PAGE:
language

Multilingualism in the dispensary

In 2014, there was an incident – which seems to have been blown out of all proportion by the media – in which the dispensing of a prescription written in Welsh was delayed because the pharmacist, evidently not a Welsh-speaker, could not understand it.

Language is not specified as a requirement for a valid prescription, but as a pharmacist, one should never, ever, dispense or check a prescription that one does not fully understand. It’s a pharmacist’s duty to protect the patient by making sure that the prescription is correct – which one can’t do if one can’t understand it. A pharmacist is also held legally responsible for their part in making sure that what the patient gets is the right thing (and that’s the right thing clinically, not just whatever the prescriber ordered), so dispensing without understanding is a bad idea on all fronts.

The Royal Pharmaceutical Society therefore advises that pharmacists either use translation services, or “informal networks” – presumably the latter means the technician who speaks Welsh. Development of a “Welsh Toolkit” with useful phrases for healthcare has been suggested, but as far as I can tell, this hasn’t happened yet.

Of course, if you encounter Welsh prescriptions, presumably your patients also speak Welsh. Being able to speak even a few words of Welsh is probably a good idea – even if your language skills are limited to bore da and diolch. Most people appreciate it when someone attempts to speak their language – even if they’re bad at it. It’s not even about communicating useful information: it’s about being polite. If you live or work in Wales, especially in an area where there are a lot of Welsh speakers, learning some of the language is a way to show that your patients matter to you enough for you to make that extra effort to speak their language, instead of expecting them to speak yours. If you do acquire enough of a language to be useful, rather than simply polite, that’s even better.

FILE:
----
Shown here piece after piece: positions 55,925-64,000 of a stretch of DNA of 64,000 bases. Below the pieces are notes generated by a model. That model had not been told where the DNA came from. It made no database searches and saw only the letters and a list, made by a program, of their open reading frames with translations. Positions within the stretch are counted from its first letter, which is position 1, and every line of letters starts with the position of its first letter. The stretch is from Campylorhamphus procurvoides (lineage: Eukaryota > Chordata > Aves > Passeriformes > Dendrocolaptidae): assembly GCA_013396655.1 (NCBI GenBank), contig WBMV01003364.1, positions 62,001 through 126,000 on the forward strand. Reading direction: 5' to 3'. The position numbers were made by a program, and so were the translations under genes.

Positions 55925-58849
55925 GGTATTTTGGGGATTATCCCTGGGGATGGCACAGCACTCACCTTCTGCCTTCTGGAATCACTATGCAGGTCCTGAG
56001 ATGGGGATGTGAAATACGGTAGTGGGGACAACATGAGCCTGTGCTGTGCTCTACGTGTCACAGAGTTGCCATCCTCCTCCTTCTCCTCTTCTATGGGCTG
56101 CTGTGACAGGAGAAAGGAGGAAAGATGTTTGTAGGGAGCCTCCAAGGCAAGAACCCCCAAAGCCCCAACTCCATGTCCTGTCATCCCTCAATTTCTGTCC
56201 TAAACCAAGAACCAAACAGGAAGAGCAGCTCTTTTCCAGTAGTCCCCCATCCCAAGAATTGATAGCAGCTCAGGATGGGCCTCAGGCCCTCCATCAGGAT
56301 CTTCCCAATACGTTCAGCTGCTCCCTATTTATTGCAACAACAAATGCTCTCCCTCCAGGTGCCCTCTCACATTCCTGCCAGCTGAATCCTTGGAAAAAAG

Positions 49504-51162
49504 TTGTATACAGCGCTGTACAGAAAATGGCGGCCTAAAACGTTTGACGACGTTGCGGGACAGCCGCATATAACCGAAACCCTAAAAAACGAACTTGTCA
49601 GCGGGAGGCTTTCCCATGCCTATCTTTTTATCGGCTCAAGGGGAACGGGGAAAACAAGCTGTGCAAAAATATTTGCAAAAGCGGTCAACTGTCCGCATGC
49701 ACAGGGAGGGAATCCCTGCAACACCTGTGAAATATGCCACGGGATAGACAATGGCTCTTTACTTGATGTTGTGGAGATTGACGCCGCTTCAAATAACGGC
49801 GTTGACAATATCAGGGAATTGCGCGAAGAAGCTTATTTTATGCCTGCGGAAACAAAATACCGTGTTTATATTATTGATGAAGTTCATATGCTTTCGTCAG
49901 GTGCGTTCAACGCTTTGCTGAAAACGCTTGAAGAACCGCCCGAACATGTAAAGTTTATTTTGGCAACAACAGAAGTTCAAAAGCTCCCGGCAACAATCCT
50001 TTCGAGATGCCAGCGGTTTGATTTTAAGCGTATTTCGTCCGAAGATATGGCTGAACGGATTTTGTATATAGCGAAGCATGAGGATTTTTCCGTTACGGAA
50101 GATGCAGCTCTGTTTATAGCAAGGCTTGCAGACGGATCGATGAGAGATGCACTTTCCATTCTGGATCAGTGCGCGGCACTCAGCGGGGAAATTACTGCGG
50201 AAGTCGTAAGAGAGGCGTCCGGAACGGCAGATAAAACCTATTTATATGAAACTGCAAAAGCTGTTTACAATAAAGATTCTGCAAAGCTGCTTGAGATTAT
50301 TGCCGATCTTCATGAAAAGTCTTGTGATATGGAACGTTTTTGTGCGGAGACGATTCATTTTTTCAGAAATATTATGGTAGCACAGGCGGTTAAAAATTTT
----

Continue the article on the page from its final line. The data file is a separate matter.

Fortunately for the English-speaker in Wales who wishes to learn some basic Welsh, there is now a free internet-based course. Duolingo has just released its Welsh for English Speakers course in beta. Anyone can register for a free Duolingo account and start learning. I shouldn’t think they have the translation for “Your prescription is completely illegible in any language” or “Your doctor has prescribed a medicine that was discontinued in 1972” but by the end of it, you’ll have learned enough Welsh to make a good stab at it.

Of course, since we’re a multicultural, multilingual society, Welsh isn’t the only non-English language a healthcare professional might find it useful to learn: there are nearly as many Polish-speakers in the UK as there are Welsh-speakers. Fortunately, Duolingo has a Polish for English-Speakers course too.